Governor Steve Beshear and First Lady Jane Beshear today joined the Kentucky Domestic Violence Association (KDVA), Attorney General Jack Conway and legislators to proclaim October as Domestic Violence Awareness Month in Kentucky.
"Domestic violence crosses all spectrums -- no matter your race, religion, economic or social standing. Anyone can be affected," said Gov. Beshear. "One-third of Kentucky women report being abused at least once during their lifetime, and it is our duty as public officials, citizens, friends and neighbors to reduce this outspread of violence. Please join us in bringing awareness to the scope of domestic abuse and support victims in your communities."
"Understanding the dynamics of domestic violence and abusive relationships is crucial to reducing risks to victims," said Mrs. Beshear. "Domestic Violence Awareness Month is an opportunity for everyone to learn how to recognize the signs of domestic abuse and to show support for victims as they work to regain control of their lives."
For the past five years, Mrs. Beshear has helped KDVA and anti-domestic violence advocates sponsor Shop & Share Day, a one-day drive to gather goods and necessities for domestic violence shelters across Kentucky. Since 2008, the drive has raised more than $2 million in goods and monetary donations.
Darlene Thomas, KDVA President and executive director of GreenHouse17, the domestic violence program serving 17 counties in central Kentucky, described the importance of Domestic Violence Awareness Month, "Domestic Violence Awareness Month gives us the opportunity to honor the victims we've lost, remember why we do this work and recommit to finding an end to the violence."
In addition to commemorating October as Domestic Violence Awareness Month, state legislators also announced that they will support a new dating domestic violence bill during the upcoming 2014 General Assembly.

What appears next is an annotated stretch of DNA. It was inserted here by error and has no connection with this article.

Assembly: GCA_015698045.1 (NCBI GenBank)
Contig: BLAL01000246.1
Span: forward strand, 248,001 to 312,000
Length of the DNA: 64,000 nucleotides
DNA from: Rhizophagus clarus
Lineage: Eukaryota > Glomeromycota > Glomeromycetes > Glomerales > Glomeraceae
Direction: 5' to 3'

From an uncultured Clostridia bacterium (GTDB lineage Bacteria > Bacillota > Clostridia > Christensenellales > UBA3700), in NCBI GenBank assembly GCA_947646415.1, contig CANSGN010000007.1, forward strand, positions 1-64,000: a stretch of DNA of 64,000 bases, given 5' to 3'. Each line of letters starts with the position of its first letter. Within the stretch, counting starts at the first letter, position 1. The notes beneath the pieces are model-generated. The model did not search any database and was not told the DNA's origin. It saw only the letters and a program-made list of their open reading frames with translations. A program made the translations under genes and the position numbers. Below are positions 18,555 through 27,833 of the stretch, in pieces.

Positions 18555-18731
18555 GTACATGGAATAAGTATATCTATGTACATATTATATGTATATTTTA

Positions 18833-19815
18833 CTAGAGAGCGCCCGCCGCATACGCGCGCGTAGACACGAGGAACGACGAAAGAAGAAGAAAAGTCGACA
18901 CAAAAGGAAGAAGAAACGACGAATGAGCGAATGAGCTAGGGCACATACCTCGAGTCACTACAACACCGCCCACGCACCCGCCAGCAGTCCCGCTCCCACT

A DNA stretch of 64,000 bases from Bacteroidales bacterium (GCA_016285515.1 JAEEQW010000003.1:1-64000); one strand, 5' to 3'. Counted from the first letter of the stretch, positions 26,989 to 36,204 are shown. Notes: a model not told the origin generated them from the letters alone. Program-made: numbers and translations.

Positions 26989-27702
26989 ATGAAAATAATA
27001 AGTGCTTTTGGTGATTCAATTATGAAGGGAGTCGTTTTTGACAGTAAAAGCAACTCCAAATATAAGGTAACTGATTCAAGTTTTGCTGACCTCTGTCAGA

"Once a national leader in domestic violence protection, Kentucky has fallen behind," said Rep. John Tilley, chair of the House Judiciary Committee. "Abuse rates are above the national average, so it is more imperative than ever that we try to stop that. The General Assembly has worked closely with Governor and First Lady Beshear, as well as previous administrations, when it comes to keeping domestic violence victims safe and to help them get back on their feet. The next step is to include dating couples under this umbrella of protection, something more than 40 other states already provide. I am committed to doing all I can to make sure the Commonwealth is on that list."
"Increasing awareness for others to recognize the signs of abusive relationships will help to decrease instances of domestic violence, and it is important we honor the strides currently being made to put a stop to domestic violence in Kentucky," said Rep. Joni Jenkins. "However, there are milestones we must reach during our battle to ensure the safety of all Kentuckians suffering from domestic violence. I have filed bills previously to extend protections to some of our youngest and more vulnerable victims, and will continue to work on guaranteeing their safety within the legislature in the coming year."
"I appreciate Gov. and Mrs. Beshear dedicating the month of October as Domestic Violence Awareness Month, and I am proud of Rep. Tilley and Rep. Jenkins for proposing these important pieces of legislation that must pass this session," General Conway said. "This legislation will fill a dangerous gap in domestic violence protections and help keep Kentucky families safe."
Kentucky is one of only four states that do not provide protection for dating violence victims. Research shows that young women between the ages of 20 to 24 are at greatest risk of intimate partner violence, and the state's current protective order law does not protect victims of dating violence.